Cities rely upon the provision of imported foods in order to feed their large populations. As a result, the ecological footprint of cities is far greater than their geographical areas. Through the integration of facade and roof‐based food systems, agriculture within urban environments has the ability to grow vast amounts of food upon some of the most underused and undervalued areas of the built environment. Such large‐scale agricultural systems would not only reduce a city’s ecological footprint by reducing the need for imported foods, but they would also engage with the city at an economic and social level. The following paper aims to understand the additional positive impacts of urban agriculture ‐ such as reduce air pollution, decrease depression, promote healthy lifestyles and create jobs ‐ and postulates how such impacts might affect the physical health, mental well‐being and financial security of urban populations. Urban agriculture is a viable driver of environmental change, but it is also a catalyst for social and economic reform.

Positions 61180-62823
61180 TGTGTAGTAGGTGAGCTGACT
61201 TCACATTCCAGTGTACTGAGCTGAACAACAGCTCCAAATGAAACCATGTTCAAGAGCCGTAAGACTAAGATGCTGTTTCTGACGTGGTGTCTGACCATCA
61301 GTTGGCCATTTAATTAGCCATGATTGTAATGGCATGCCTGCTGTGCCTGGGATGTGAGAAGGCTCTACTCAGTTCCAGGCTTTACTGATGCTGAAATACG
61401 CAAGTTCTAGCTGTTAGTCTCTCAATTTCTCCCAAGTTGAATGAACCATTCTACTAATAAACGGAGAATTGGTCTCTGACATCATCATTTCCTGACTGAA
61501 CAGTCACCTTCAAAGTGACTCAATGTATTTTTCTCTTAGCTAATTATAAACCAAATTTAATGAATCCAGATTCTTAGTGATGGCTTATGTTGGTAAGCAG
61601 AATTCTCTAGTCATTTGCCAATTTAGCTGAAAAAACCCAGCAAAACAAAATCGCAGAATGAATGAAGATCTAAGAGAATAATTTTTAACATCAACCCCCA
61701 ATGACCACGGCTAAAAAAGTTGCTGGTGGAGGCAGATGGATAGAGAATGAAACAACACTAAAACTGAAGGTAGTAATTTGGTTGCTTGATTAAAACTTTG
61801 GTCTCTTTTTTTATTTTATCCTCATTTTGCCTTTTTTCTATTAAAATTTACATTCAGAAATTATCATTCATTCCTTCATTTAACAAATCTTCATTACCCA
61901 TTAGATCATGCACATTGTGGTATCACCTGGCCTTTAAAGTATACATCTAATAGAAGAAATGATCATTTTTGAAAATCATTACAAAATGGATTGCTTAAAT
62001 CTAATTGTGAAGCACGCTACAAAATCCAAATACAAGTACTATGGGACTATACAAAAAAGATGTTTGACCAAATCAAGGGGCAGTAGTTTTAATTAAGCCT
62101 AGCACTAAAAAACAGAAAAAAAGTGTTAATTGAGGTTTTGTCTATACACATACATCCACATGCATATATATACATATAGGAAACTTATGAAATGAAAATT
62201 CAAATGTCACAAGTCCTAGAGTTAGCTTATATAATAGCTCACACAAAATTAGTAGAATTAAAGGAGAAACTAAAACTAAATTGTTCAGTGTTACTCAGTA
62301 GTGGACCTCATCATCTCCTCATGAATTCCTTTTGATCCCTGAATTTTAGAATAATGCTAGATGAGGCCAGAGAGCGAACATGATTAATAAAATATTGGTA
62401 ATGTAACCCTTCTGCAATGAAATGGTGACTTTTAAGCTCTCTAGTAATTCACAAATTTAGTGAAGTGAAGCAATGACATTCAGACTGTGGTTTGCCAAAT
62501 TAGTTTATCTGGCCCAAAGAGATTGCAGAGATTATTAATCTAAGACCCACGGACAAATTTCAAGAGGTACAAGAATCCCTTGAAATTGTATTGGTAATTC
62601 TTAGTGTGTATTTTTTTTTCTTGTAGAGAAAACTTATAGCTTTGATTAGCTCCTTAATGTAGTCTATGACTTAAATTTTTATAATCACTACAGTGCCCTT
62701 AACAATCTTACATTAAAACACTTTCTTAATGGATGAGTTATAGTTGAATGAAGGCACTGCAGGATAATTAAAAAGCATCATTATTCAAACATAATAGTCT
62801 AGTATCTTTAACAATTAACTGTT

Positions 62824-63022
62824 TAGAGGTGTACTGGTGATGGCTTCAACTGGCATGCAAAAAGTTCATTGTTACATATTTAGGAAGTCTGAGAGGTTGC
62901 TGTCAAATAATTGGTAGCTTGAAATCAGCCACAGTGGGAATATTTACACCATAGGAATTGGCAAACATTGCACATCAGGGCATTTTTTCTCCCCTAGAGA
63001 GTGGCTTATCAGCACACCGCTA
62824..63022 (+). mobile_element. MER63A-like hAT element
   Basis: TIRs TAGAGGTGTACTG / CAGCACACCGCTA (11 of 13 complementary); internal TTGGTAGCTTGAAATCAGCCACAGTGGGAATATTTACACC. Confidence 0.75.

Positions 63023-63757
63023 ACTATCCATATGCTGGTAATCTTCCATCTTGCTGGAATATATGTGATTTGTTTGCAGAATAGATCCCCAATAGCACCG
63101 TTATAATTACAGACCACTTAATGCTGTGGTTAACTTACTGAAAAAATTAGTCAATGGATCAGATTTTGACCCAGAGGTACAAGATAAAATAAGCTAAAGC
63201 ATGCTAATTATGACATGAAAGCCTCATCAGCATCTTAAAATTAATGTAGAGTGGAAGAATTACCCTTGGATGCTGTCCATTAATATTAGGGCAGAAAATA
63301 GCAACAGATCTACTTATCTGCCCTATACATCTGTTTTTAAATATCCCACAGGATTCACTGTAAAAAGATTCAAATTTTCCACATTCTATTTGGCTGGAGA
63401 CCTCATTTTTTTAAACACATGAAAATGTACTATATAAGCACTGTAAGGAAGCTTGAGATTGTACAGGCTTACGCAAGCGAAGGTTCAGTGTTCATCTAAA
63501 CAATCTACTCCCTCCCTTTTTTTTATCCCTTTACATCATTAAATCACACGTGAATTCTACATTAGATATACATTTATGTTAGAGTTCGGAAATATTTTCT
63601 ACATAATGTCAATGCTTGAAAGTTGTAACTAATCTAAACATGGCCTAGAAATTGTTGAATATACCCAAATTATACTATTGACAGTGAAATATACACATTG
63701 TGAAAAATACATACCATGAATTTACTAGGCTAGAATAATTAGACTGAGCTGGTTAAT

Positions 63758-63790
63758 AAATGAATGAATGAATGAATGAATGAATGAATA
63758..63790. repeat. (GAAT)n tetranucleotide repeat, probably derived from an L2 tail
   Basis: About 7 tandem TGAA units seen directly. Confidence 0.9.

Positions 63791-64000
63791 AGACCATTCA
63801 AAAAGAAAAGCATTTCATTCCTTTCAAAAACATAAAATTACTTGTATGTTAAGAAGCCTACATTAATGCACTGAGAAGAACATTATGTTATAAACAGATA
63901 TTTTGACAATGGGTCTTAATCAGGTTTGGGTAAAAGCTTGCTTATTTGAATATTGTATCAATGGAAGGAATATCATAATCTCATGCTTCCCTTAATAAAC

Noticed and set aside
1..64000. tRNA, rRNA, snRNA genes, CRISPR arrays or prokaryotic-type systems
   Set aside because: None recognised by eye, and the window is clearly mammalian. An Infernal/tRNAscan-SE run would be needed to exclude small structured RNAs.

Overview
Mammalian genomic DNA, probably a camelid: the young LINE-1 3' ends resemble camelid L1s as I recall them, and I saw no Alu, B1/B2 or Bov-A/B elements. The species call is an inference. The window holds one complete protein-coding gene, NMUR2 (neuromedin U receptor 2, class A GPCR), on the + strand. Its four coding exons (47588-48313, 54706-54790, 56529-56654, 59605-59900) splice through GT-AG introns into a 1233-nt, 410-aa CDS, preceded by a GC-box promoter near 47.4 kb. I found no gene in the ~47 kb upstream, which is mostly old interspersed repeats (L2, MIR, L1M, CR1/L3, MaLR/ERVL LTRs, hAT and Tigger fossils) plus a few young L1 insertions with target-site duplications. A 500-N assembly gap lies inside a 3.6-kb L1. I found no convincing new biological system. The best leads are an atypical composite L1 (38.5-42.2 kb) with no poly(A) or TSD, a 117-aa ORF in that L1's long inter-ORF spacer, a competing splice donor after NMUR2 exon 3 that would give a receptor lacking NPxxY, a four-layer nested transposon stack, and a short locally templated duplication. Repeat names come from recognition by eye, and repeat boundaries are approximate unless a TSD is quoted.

|Conference||PLEA 2017: 33rd International Conference "Design to Thrive"|
|Period||3/07/17 → 5/07/17|